Two Types of Content that Must Be in Your Marketing Mix

Content marketing is an essential strategy now that buyers do so much of their research online before contacting a supplier. Industrial marketers know that technical professionals crave a constant flow of useful content that helps them do their jobs better. But not everyone knows this content should fit into one of two categories: informational content or decision-making content.

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You need both types of content in order to match up to the different stages of your customers’ buy cycle. Early in the buy cycle, when customers are becoming aware of their needs and researching how to meet them, informational content plays a big role.

Informational content is more educational in nature. This type of content might enlighten your audience on a problem it faces, such as an article on “Five Ways to Avoid Pressure Sensor Failure.” Another might be a webinar titled “Evaporation Methods Used in Industrial Coatings.” These types of content are focused on providing your audience with information that will help clarify their needs or point them toward further research in finding an appropriate solution.

Informational content would also include general information about a type of product or industrial process: “Breakthroughs in Diode Laser Technology” or “How Motion Sensors Work.” Background information on your company, product lines or services would also come under the realm of informational content.

Your goal in producing informational content is to help answer the initial questions your customers might have in the early stages of their buy cycle and to get them on the path to purchasing:

  • How does X work?
  • What types of products should I consider to do Y?
  • What are the common approaches to solving problem Z?
  • Which companies offer . . . ?

Informational content sets the stage for your potential buyers. It helps build awareness and affinity for your company and products. It puts you in the position of being an expert. It delivers insight and value to your audience, without putting pressure on them to buy before they are ready.

Decision-making content is designed for the later buy cycle stages, when customers have narrowed down their choices to several possibilities and are close to making a buying decision. With decision-making content, your goal is to answer your customers’ final questions and put you in position to win the business.

  • Does this product have all the features I need?
  • Will it do everything I need it to do?
  • How much does it cost? What will be my return on investment?
  • Why should I buy this product and not that product?
  • Why should I choose this company and not that company?
  • What kind of customer support will I get? What warranties?

At this point, buyer’s guides that walk customers through the factors to consider when making a purchase are useful content. As are specification sheets, competitive differentiators, product comparisons, ROI calculators, warranties and customer service policies.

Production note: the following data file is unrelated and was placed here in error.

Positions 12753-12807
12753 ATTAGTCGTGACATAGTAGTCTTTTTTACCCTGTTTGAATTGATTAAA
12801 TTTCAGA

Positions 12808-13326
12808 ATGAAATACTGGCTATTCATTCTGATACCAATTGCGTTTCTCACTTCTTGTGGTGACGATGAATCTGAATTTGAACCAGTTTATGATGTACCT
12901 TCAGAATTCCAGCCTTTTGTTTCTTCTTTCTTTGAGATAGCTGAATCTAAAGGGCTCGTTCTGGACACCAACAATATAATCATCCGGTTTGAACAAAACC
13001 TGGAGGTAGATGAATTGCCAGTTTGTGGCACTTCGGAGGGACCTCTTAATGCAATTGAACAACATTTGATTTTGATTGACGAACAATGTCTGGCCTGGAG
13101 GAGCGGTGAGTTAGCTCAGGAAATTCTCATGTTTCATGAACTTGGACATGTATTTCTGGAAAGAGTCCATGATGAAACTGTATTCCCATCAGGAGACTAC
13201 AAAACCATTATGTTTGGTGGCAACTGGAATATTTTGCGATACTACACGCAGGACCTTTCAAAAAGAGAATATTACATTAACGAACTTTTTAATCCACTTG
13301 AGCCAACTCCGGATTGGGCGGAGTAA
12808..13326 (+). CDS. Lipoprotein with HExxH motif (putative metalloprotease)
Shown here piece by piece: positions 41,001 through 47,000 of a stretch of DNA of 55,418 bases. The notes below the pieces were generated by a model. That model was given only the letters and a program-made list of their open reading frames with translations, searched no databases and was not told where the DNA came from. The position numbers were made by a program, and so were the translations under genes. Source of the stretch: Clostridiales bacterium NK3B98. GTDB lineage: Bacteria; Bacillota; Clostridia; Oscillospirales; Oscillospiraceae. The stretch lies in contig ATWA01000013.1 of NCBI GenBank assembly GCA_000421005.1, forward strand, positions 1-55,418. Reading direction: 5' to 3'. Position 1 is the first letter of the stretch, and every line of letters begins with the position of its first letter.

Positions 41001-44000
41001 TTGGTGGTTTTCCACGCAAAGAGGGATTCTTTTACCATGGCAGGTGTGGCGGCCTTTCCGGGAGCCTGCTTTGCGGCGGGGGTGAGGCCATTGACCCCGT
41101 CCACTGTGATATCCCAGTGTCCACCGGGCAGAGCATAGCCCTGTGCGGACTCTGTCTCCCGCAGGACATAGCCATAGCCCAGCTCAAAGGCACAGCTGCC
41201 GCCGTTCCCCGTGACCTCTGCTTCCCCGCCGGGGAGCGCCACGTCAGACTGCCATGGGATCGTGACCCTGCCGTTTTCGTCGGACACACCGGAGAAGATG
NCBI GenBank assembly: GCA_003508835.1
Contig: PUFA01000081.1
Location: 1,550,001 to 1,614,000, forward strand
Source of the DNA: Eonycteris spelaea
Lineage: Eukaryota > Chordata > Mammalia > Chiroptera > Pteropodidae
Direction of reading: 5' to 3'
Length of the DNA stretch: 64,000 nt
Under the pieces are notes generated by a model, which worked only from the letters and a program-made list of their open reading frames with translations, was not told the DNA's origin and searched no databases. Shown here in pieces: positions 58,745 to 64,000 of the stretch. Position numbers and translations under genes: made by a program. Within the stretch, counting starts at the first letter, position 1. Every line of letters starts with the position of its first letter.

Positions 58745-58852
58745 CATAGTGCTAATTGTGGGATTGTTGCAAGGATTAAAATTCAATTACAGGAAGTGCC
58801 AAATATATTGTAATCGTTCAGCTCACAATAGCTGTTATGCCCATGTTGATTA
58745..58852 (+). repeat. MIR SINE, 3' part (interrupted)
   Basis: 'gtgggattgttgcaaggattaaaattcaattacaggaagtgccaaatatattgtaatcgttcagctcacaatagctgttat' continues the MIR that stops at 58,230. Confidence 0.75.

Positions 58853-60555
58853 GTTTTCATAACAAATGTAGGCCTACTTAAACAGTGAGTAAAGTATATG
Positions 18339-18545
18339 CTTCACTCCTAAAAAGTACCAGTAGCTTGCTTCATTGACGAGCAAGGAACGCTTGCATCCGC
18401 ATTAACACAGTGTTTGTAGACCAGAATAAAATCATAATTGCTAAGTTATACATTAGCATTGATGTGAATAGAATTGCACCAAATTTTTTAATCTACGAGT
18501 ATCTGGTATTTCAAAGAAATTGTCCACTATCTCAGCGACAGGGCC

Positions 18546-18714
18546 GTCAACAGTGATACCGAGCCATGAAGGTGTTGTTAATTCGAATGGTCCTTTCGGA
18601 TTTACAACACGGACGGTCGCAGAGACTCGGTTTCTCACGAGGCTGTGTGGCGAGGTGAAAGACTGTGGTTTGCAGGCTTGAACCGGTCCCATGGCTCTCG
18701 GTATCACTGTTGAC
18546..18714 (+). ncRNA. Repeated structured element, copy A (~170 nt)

A catalog that buyers search by specification can offer you an advantage by helping customers quickly find exact products that meet their needs. A responsive web page that details important product features would be directed to an audience in the late stage of the buy cycle. Any potential customer close to making a purchase decision is sure to be spending time on your company website looking for that “X” factor that will sway them one way or the other.

Technical professionals tend to use a variety of digital resources during their buy cycle journey. Supplier websites and online catalogs are used during all phases. Online events, e-newsletters and webinars tend to attract technical professionals earlier in the buy cycle when education and awareness are critical. Choose the channels that work best for you and develop both informational and decision-making content to increase your opportunities to connect with potential customers at all stages of their buy cycle.

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How does your content strategy involve informational and decision-making content? What tips or strategies would you pass along to your peers in industrial marketing? Share your thoughts in the comments section below.

3 Comments

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  1. Andrew Garberson (@Garberson)
    24. Jun, 2014 at 9:45 am #

    Definitely good advice to design content for visitors in different parts of the sales funnel. Do you have a recommended mix? Say, 50/50 mix of informational and decision-making content?

  2. GlobalSpec Digital Media
    26. Jun, 2014 at 11:41 am #

    Focus more on having the right content for your clients and prospects rather than what the mix should be. To catch a broader audience, you may actually have more informational content.

  3. Tiw
    31. Jul, 2014 at 3:48 pm #

    I’ve seen many many content that mixed them together. Most give informational at the beginning, and the decision-making at the end. Yet better, provide reader with choices so they can choose on their own.

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